ONE PERSON WHO INFLUENCED YOU MOST IN LIFE:
It wasn’t just one it was two, Lem and Berdell Barney. Mom and dad will always be my heroes. They were the greatest parents the Lord put on the planet. There is not a day that doesn’t go by that I don’t remember them fondly in prayers and ask the lord to allow their souls to forever rest in peace.
TOUGHEST PLAYER YOU FACED:
I played some ball against some tough guys like Gale Sayers, Paul Warfield, Charley Taylor, Bobby Mitchell and Otis Taylor they were just some great guys. That’s the thing about the league not just in one era but through all the eras there has just been some tremendously great athletes. Bart Starr one of my favorites, Bart and I are still best friends. Joe Namath, “Broadway,” just a great guy, every time he threw a ball it whistled so if you were in bump-and-run you could know when Joe’s ball is coming at you. John Brodie another great guy, and Sonny Jurgenson.
WHAT MAKES YOU MOST PROUD ABOUT YOUR HALL OF FAME CAREER?
Well it’s something that you’ll be in glee over all your life and you should be; I never thought that I would have that as a Hall of Famer. Playing in seven Pro Bowls and missing two others by just a few percentage points didn’t make a difference because the whole key to playing in the league is you want to win. Playing in the Central Division when I got here in 1967 it was the Green Bay Packers under the great Vince Lombardi that won the first back-to-back Super Bowls. Then there was the Vikings who were just our nemesis, they had a 14-game win streak on us. And finally after coach Forzano became head coach for the Detroit Lions out of Navy we broke the streak. I intercepted a last-ditch effort long past by Fran Tarkenton to Ahmad Rashad to break the jinx. Playing in the Central Division was just a joy, because they had some great players there and I will always remember those.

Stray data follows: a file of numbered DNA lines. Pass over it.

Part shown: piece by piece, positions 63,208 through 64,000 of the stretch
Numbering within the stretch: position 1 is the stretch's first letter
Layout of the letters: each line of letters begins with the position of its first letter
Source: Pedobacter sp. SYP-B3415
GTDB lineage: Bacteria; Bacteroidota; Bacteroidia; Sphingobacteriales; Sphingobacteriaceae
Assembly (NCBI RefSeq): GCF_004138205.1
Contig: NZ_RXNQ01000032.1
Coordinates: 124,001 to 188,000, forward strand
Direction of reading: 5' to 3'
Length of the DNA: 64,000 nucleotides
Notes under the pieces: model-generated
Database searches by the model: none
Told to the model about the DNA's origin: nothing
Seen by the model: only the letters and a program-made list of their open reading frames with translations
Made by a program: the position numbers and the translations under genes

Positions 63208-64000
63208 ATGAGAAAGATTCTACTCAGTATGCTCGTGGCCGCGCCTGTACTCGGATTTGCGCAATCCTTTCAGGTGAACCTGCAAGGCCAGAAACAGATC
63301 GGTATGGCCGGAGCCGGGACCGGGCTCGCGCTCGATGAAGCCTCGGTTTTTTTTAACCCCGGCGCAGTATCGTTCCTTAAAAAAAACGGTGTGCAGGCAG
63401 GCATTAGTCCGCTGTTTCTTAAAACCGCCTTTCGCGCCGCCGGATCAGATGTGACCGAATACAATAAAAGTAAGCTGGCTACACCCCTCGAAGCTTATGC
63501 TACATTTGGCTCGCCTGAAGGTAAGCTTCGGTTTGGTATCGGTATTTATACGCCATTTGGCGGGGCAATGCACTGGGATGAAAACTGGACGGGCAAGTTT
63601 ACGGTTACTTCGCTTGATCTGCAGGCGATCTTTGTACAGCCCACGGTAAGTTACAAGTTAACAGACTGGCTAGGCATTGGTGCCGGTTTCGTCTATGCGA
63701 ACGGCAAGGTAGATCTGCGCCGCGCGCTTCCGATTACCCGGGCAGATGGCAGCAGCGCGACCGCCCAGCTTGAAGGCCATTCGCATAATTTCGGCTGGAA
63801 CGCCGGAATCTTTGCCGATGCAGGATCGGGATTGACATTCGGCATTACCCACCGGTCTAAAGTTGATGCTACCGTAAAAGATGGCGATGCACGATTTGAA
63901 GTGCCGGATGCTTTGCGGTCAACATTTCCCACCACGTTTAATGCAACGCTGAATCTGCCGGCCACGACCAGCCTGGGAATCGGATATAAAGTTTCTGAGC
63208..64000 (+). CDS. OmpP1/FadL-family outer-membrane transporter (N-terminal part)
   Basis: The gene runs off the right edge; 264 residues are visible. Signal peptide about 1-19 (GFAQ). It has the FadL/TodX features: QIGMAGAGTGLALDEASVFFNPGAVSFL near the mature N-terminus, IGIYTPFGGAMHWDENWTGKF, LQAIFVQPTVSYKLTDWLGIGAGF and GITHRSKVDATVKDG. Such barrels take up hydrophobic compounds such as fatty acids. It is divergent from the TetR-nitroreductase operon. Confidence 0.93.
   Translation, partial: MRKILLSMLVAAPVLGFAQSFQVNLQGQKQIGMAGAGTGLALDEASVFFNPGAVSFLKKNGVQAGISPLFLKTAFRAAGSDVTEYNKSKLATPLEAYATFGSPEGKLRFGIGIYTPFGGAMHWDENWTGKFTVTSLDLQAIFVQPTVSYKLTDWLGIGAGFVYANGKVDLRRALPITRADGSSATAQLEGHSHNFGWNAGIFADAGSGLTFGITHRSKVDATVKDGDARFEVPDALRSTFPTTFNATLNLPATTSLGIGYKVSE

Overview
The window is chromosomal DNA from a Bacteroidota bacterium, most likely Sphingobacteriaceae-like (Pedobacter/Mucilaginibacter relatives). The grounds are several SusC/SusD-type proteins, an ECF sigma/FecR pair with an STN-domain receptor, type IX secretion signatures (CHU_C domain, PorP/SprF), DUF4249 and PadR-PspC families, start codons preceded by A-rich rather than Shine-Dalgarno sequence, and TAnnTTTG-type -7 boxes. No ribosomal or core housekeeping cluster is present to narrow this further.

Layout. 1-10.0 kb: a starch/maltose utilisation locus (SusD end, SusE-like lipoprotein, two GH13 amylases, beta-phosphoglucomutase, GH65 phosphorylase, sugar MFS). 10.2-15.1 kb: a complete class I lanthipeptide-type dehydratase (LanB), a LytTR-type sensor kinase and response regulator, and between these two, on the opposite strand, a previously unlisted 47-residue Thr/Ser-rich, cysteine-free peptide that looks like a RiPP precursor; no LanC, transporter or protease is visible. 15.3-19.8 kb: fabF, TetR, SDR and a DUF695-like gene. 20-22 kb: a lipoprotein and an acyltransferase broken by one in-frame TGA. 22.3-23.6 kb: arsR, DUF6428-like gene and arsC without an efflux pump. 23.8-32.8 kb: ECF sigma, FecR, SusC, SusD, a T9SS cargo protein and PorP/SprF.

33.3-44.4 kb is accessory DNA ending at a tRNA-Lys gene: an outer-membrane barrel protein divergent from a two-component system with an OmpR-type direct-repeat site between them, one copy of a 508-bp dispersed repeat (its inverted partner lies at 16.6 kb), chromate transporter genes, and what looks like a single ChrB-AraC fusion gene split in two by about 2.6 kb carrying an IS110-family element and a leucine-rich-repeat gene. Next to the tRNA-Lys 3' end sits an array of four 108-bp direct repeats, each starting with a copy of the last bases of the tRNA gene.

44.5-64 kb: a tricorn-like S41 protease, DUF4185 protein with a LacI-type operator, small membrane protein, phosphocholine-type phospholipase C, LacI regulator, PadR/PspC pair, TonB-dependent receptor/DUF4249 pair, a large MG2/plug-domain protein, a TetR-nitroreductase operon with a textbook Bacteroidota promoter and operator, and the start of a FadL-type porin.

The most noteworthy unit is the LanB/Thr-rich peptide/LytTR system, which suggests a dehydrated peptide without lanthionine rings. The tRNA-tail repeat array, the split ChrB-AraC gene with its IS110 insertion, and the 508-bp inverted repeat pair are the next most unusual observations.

WAS YOUR FORMER COACH JIM DAVID YOUR ONLY CHOICE AS A PRESENTER?
No, I had some other presenting choices, but I think my whole game was solidified by the teaching and training of the great late Jimmy David, the “Hatchet” we called him. Once I talked it over with the wife there was no question about who I was going to get to present me into the Pro Football Hall of Fame.
IF YOU COULD DO YOUR ENSHRINEMENT SPEECH OVER TODAY, WHAT WOULD YOU SAY DIFFERENTLY?
I wouldn’t say a thing different. I would say the same thing, I’d have to it would be the truth. What I said then will always be mandated.
WHAT’S YOUR GREATEST ACCOMPLISHMENT OFF THE FOOTBALL FIELD?
Being in the ministry now for 36 years as associate pastor at Hope United Methodist Church in Southfield, Mich. and having my walk with the Lord never ended.